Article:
116 3rd St SE
Cedar Rapids, Iowa 52401
So the porches beat the dive bars. And it wasn’t even close.
Cedar Rapids mayoral candidate Tiffany O’Donnell, who said her family’s various porches are her favorite spots in the city, defeated Amara Andrews, a fan of dive bars, by a more than two-to-one margin in Tuesday’s runoff election. More than 6,000 fewer ballots were cast in the post-holiday runoff than in the general election, but O’Donnell increased her vote total.
Andrews, at least, will know a good joint where she can drown her sorrows.
She ran as an unabashed progressive, welcoming endorsements from Democratic politicians, working with progressive groups and raising money across the country. She teamed up with a consulting firm owned by Democratic County Supervisor Stacey Walker. Andrews ran an unusually partisan campaign for a nonpartisan job, although party politics has long been a factor in mayoral races.
But she stumbled when faced with questions about reports of personal financial problems. And Andrews’ campaign was embroiled in a fiasco involving a PAC hastily created by local Democrats that sent a mailer tying O’Donnell to Donald Trump and other Republicans.
O’Donnell, a Republican, insisted her true party is “the party of Cedar Rapids,” including residents of all political stripes. She decried the partisan tone of the election campaign and pointed to her past support for some Democratic candidates. She sold T-shirts proclaiming “Potholes don’t have parties.” She pledged to promote unity.
But with regard to our ongoing red-blue wars, O’Donnell was hardly Switzerland. She hired a consulting firm, the Concordia Group, run by longtime Iowa GOP operatives Craig Robinson and Nick Ryan and Jill Ryan, and used Brooklyn, IA.-based Campaign HQ, which bills itself as “The best conservative call center in America.” Among her final donors disclosed this week was CRST Chairman of the Board John Smith, a major GOP donor, who contributed $10,000.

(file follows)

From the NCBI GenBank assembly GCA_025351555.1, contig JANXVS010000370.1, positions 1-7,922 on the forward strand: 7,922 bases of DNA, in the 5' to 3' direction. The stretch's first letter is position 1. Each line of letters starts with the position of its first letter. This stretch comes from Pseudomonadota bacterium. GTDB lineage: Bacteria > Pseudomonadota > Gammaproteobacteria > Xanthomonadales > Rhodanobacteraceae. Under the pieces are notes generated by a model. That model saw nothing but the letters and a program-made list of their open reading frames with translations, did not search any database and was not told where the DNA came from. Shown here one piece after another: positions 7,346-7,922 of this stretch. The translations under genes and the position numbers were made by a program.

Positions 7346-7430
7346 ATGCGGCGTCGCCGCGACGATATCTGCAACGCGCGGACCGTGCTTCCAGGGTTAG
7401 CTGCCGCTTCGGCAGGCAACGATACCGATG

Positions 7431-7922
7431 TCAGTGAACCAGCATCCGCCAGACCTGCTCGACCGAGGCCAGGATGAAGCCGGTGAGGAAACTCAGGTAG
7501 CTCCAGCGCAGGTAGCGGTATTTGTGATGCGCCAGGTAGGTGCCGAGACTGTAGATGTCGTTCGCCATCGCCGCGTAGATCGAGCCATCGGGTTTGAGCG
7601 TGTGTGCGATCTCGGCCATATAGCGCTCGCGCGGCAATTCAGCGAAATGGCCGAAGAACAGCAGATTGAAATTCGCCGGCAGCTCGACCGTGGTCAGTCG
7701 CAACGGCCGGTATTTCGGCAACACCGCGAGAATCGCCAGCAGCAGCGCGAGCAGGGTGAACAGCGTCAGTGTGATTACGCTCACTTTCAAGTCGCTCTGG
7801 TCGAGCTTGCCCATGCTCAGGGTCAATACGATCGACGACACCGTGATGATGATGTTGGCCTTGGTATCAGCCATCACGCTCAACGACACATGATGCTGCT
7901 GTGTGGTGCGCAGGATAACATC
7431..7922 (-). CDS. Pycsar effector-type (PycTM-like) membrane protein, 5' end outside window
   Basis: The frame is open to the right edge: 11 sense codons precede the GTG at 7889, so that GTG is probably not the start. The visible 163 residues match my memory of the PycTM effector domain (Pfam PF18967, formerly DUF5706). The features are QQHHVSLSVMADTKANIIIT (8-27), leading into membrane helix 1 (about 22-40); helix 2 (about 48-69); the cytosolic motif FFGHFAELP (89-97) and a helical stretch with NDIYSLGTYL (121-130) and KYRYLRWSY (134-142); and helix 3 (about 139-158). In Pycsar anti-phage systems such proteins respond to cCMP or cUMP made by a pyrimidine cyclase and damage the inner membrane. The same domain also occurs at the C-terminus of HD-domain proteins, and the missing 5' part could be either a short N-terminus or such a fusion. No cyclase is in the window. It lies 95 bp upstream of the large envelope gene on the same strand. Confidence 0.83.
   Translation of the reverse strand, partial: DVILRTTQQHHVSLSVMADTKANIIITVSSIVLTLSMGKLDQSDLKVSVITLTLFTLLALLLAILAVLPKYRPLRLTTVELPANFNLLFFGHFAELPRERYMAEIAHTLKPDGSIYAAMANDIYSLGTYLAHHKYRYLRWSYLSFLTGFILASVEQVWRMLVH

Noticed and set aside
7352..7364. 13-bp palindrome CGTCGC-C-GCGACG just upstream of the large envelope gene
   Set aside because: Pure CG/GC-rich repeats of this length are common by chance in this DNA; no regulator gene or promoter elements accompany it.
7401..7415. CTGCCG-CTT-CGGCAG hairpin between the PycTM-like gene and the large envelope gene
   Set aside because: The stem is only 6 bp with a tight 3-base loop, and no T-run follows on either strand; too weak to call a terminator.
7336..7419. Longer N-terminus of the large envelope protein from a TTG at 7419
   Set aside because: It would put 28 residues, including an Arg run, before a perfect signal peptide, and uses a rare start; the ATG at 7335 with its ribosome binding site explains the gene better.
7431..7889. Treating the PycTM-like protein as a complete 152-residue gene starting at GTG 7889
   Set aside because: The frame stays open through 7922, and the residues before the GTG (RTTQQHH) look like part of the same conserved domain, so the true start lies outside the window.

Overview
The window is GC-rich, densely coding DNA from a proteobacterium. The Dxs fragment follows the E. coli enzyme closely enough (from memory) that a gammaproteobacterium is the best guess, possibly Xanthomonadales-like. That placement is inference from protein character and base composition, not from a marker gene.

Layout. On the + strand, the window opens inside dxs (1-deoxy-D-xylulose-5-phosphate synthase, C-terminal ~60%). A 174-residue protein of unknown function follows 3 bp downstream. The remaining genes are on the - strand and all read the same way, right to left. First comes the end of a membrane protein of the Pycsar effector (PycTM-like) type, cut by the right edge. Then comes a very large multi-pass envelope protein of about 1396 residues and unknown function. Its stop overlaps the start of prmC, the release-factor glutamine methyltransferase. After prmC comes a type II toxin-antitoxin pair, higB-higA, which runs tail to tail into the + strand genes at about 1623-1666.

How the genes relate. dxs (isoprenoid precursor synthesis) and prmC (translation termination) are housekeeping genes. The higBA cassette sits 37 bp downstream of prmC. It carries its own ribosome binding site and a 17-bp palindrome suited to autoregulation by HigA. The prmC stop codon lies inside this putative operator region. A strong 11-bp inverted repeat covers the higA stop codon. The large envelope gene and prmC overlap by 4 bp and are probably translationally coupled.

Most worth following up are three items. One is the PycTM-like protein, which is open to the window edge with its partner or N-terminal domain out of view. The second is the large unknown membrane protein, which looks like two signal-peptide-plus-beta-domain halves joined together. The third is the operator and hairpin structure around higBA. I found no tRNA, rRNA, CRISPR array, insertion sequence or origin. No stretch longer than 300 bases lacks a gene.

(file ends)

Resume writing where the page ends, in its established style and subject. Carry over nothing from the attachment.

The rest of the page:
O’Donnell also spent nearly $15,000 on advertising with Maryland-based Mentzer Media, which was paid tens of millions of dollars by various GOP Senate and House campaign committees in 2020 and once made $8 million working with Swift Boat Veterans for Truth, which smeared John Kerry’s war record in 2004.
So what’s that all mean? Maybe something, maybe nothing. O’Donnell’s agenda is hardly radical. She wants downtown development, including housing, entertainment and a state-licensed casino. She wants more development in core neighborhoods, with a focus on walkability and bikeability. She supports the city’s ambitious climate action plan. O’Donnell, like all candidates, wants to address workforce needs and train under-skilled workers to fill openings.
Mayor O’Donnell will, technically, be one vote on the City Council. But she’ll have a lot of latitude in shaping the office and her role. Former Mayor Ron Corbett made the mayor’s office into a City Hall power center, driving the council’s agenda, taking the public lead on numerous initiatives and influencing policy far beyond casting a single vote. Based on her campaign, it appears O’Donnell is hoping to follow that Corbettian model. Yes it’s a word.
Corbett, incidentally, left the mayor’s office to run for the GOP nomination for governor. Maybe that’s why Republican activists on social media were applauding O’Donnell’s victory Tuesday night. If you can put a former news anchor in Congress, where else might one go? They call it building the party’s bench.
Or in this case, maybe it’s a porch.
(319) 398-8262; email@example.com